With this type of organization the reader will never get lost in the sea of facts.
He callslifting the sanctions from Iraq, once it fully complies with inspections and dropping the threat to overthrow the regime even if it does comply.
There is an alphabetical index in the back of the book as well as brief synopses of the authors.
People going out of their minds from the pathological jingoism and pentagon produced santizied media coverage should read this book. Read morePublished on March 28, 2003 by Chris
The book is written in 16 easy-to-read chapters organized under 5 Parts (or themes) and an Introduction which provides some background information as to the "roots of the... Read morePublished on February 12, 2003 by James
Very interesting commentary on US policy toward the middle east. Its not at all flattering. More people should read this book. Read morePublished on January 9, 2003 by Peter
The war against Iraq didn't end in 1991. Since then, US and UK forces have dropped almost 2000 bombs and hit almost 500 targets enforcing "no fly zones" in the north and the... Read morePublished on January 2, 2003 by Kerry Walters
Good analysis but I am not convinced that sanctions will work against Iraq. See "Multinational Corporations in Politicl Environments: Ethics, Values and Strategies" by... Read morePublished on November 22, 2002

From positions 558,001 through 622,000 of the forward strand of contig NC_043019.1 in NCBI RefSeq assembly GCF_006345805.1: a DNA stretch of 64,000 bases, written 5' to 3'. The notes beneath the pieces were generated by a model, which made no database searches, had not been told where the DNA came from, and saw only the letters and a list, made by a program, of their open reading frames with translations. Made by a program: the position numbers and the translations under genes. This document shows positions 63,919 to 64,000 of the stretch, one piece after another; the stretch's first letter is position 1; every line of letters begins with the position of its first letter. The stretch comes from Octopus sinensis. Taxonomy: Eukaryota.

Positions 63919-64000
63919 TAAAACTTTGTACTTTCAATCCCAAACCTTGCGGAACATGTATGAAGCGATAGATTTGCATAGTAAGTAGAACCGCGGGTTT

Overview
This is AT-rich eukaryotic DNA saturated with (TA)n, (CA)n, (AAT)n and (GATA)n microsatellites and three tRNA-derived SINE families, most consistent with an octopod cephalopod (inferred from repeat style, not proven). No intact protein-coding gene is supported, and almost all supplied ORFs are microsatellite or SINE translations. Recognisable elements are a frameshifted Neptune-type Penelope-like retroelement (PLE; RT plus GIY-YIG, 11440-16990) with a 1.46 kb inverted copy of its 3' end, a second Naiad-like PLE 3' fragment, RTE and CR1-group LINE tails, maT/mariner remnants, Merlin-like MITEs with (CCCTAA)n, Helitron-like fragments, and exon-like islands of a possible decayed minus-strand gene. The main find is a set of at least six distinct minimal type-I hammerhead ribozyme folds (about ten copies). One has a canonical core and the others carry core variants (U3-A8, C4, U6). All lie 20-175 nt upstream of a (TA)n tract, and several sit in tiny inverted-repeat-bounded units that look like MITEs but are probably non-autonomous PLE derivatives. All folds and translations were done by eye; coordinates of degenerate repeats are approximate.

This is a very useful book on the continuing US-British aggression against Iraq. Contributors include Denis Halliday, formerly the UN humanitarian coordinator in Iraq, Robert Fisk... Read morePublished on September 8, 2002 by William Podmore
The problem with any anti-rhetoric/hyperbole book is falling into rhetoric and hyperbole yourself. I find that most, if not all, anti-government and big business narratives do... Read morePublished on July 10, 2002 by Norm Zurawski
An excellent resource for truth on a subject that America's mass media tends to ignore and hide the truth about. Read morePublished on September 18, 2001 by K. Anderson
I can't add much to the chorus of praise that this book has gotten, but I can say something about its personal impact. Read morePublished on August 3, 2000 by Dylan Stillwood